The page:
Two controversial red cards will dominate the discussion but the Wallabies will at least disembark their Bledisloe Cup rollercoaster in the knowledge this new generation can beat the All Blacks.
One week after that record 43-5 humiliation in Sydney, Australia chipped away at their trans-Tasman rivals, leading, then conceding, and eventually outlasting a team that had, only seven days ago, consigned them to a harrowing place indeed.
The 24-22 result was as close numerically as it was in balance all the way until the full-time whistle. The boot of Reece Hodge put Dave Rennie’s side ahead 17-15 with 10 minutes to play at Suncorp Stadium, before Taniela Tupou ran over in the 75th minute and Hodge added the extras for a nine-point buffer.
The All Blacks refused to go quietly, Tupou Vaa’i scoring his first Test try with a minute on the clock but, even after Jordie Barrett’s conversion, could not close the deficit.
Saturday night’s fourth Test in Brisbane was a contradiction of a dead rubber, a chaotic thriller that finished with 14 men apiece after referee Nic Berry dished out two red cards that is sure to thrust rugby’s strict high-tackle rules under the spotlight.
Both sides were depleted before half-time as Swinton followed All Blacks forward Ofa Tu’ungafasi to the sheds for near-identical high tackles. Replays showed Tu’ungafasi had hit Wright on the chin, with no mitigating factors leaving referee Nic Berry reaching for the red card in the 23rd minute.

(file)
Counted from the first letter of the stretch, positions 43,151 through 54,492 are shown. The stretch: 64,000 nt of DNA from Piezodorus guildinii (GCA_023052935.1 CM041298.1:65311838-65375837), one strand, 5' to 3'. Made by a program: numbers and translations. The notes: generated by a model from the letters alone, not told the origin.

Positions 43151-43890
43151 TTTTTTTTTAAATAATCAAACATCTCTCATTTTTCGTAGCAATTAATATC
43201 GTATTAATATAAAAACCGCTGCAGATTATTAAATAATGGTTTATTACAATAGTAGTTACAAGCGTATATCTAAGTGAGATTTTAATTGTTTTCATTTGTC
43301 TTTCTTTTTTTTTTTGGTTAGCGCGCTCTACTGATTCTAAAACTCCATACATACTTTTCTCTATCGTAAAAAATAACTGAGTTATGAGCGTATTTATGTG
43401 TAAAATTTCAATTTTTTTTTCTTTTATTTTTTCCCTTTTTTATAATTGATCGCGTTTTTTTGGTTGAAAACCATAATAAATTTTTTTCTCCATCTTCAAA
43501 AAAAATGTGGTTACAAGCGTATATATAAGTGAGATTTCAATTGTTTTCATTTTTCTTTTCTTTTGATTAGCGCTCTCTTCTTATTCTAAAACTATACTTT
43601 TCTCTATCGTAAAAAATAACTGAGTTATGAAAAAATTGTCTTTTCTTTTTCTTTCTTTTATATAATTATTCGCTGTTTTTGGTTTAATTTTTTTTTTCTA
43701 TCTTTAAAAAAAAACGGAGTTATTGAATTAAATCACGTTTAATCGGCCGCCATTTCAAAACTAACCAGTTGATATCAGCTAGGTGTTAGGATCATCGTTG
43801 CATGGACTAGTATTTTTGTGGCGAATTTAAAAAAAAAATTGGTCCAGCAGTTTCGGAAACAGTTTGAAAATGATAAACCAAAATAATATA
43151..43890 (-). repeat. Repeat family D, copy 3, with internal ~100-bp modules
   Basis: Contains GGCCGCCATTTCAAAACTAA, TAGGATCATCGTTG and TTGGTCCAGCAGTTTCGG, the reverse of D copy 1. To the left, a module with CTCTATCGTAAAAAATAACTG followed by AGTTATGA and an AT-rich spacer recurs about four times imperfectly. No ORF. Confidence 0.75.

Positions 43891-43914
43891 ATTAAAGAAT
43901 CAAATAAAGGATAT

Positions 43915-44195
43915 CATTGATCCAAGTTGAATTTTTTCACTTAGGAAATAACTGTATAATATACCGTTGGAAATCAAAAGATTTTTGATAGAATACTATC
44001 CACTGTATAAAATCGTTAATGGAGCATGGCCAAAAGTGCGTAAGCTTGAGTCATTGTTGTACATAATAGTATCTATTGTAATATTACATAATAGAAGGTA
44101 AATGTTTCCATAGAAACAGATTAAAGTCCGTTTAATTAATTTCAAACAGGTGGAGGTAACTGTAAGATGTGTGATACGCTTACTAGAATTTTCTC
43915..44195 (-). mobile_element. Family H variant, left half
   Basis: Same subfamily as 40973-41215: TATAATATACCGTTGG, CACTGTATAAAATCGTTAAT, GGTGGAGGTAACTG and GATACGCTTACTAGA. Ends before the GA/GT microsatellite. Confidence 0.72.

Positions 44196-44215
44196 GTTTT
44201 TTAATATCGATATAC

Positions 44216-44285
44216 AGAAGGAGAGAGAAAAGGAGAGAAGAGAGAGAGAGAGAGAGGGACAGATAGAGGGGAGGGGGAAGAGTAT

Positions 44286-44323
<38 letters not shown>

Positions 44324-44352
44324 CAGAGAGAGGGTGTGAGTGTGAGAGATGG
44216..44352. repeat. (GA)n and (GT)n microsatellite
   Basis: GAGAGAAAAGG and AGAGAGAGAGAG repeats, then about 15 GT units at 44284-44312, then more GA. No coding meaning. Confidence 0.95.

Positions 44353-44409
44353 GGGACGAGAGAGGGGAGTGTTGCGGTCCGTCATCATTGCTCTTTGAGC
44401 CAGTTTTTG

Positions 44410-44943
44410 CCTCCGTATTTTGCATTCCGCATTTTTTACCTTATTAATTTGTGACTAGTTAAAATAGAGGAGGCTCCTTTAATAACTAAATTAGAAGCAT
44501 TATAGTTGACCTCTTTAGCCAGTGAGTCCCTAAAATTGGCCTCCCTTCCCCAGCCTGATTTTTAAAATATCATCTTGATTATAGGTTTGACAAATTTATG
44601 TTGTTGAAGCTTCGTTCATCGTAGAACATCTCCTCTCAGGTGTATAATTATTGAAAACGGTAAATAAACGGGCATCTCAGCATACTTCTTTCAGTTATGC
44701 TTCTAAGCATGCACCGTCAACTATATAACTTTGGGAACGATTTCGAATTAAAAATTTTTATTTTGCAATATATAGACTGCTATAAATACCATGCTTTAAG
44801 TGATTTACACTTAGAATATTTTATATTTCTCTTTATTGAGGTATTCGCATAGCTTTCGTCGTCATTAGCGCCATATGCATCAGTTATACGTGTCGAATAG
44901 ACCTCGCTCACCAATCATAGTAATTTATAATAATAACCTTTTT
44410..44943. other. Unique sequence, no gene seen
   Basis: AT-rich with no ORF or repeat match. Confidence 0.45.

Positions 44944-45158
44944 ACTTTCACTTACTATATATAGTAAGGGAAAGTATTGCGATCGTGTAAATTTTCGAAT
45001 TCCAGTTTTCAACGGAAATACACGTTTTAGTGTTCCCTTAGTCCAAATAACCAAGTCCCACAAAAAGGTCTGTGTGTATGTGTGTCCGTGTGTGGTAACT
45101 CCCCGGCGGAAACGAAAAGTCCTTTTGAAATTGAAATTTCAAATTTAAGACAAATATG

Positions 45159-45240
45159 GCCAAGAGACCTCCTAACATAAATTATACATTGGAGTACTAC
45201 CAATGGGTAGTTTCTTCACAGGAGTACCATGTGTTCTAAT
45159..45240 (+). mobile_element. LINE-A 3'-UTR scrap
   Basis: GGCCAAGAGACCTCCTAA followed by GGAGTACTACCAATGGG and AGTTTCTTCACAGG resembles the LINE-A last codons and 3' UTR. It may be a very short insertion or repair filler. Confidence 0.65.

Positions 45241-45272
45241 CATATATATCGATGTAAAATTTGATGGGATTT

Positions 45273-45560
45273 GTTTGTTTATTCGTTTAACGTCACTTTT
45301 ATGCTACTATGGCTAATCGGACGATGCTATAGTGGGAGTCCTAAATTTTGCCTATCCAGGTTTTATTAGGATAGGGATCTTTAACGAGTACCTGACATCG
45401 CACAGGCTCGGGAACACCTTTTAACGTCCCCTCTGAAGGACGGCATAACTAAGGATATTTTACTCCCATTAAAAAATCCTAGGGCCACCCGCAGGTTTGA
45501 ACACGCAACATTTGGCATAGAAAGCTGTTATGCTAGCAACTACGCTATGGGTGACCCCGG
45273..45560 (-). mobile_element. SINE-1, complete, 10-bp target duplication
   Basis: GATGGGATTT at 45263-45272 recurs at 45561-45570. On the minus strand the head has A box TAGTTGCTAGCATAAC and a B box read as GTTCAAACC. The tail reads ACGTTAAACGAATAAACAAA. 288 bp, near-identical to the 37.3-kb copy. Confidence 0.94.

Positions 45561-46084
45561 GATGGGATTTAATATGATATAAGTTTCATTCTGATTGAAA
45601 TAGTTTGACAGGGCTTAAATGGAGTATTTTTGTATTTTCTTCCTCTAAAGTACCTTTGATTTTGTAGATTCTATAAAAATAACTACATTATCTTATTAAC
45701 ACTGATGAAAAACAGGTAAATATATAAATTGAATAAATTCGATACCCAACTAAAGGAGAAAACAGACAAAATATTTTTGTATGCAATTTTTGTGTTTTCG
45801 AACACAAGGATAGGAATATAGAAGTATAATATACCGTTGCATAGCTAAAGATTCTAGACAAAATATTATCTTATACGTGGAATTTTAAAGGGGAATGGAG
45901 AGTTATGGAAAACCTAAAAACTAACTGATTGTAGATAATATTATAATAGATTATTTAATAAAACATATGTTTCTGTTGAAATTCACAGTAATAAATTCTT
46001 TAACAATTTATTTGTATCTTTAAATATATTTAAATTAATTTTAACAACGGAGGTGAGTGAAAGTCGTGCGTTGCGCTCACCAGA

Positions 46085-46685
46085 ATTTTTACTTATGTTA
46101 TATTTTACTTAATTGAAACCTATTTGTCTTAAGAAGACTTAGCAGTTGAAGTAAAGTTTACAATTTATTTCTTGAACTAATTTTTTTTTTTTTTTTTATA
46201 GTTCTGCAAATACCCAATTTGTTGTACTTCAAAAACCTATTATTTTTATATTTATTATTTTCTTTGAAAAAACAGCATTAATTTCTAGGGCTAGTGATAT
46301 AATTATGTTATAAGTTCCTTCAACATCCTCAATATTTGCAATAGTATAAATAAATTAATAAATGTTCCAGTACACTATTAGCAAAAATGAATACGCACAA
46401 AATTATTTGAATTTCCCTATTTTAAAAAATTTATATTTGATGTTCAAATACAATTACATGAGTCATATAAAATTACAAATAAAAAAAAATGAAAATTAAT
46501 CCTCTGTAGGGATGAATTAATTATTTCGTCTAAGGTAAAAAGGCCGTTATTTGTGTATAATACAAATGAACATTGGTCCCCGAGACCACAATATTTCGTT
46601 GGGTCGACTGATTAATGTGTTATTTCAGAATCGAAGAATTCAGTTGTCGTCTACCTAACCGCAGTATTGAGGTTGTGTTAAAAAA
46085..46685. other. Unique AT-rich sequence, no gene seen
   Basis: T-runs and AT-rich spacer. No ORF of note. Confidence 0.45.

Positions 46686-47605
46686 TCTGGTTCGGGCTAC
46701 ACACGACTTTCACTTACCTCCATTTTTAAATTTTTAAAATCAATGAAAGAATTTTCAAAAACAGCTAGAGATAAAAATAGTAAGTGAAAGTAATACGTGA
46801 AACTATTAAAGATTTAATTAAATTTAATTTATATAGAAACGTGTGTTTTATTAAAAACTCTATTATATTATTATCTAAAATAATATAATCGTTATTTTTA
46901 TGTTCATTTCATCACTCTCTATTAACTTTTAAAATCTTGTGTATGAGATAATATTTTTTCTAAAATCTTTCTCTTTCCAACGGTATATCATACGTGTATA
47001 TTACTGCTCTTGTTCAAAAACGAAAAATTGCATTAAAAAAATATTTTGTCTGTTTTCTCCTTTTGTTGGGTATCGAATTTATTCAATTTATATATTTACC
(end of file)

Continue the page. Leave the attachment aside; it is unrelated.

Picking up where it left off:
It should have been the decisive advantage, but instead the Wallabies finished the half with one man fewer on the park than the All Blacks. First Swinton replicated Tu’ungafasi’s hit with a challenge on Sam Whitelock, except without any signs of his arms in the tackle, to recklessly earn a red of his own.
By the time winger Marika Koroibete was yellow-carded for a line-ball penalty deemed the final straw following repeated infringements James Slipper, playing his 100th Test, had already come to blows with All Blacks captain Sam Cane.
The tension accompanied desperate defending from the Wallabies, who went into half-time at 8-8. After the break they defied their shortage to start the better, Hodge’s penalty converting some smart early pressure for an 11-8 lead.
But All Blacks hooker Codie Taylor scored off the back of the scrum from the restart, Nic White fumbling Wright’s inside pass as the immediate reply went begging.
Hodge then missed a penalty from 50 metres but the Wallabies continued to press, and New Zealand’s Scott Barrett found himself sin-binned for a professional foul. Hodge did not miss another from in-front though, with Tupou then burrowing over for a nine-point lead with five minutes to play.
The All Blacks replied through Tupou Vaa’i, leaving two minutes for the All Blacks to conjure a match-winner. But Koroibete twice crunched Jordie Barrett to force an error and seal the win and with it a little pride after a 2-1 series loss.
“We said we wanted a response after last weekend and we got it,” Rennie said post-match. “Hodgey kicked pretty well and we got our noses in front. We’ve got a long way to go – we’re going to get much better – But it’s good to get a result like this. It helps to get a bit of belief.”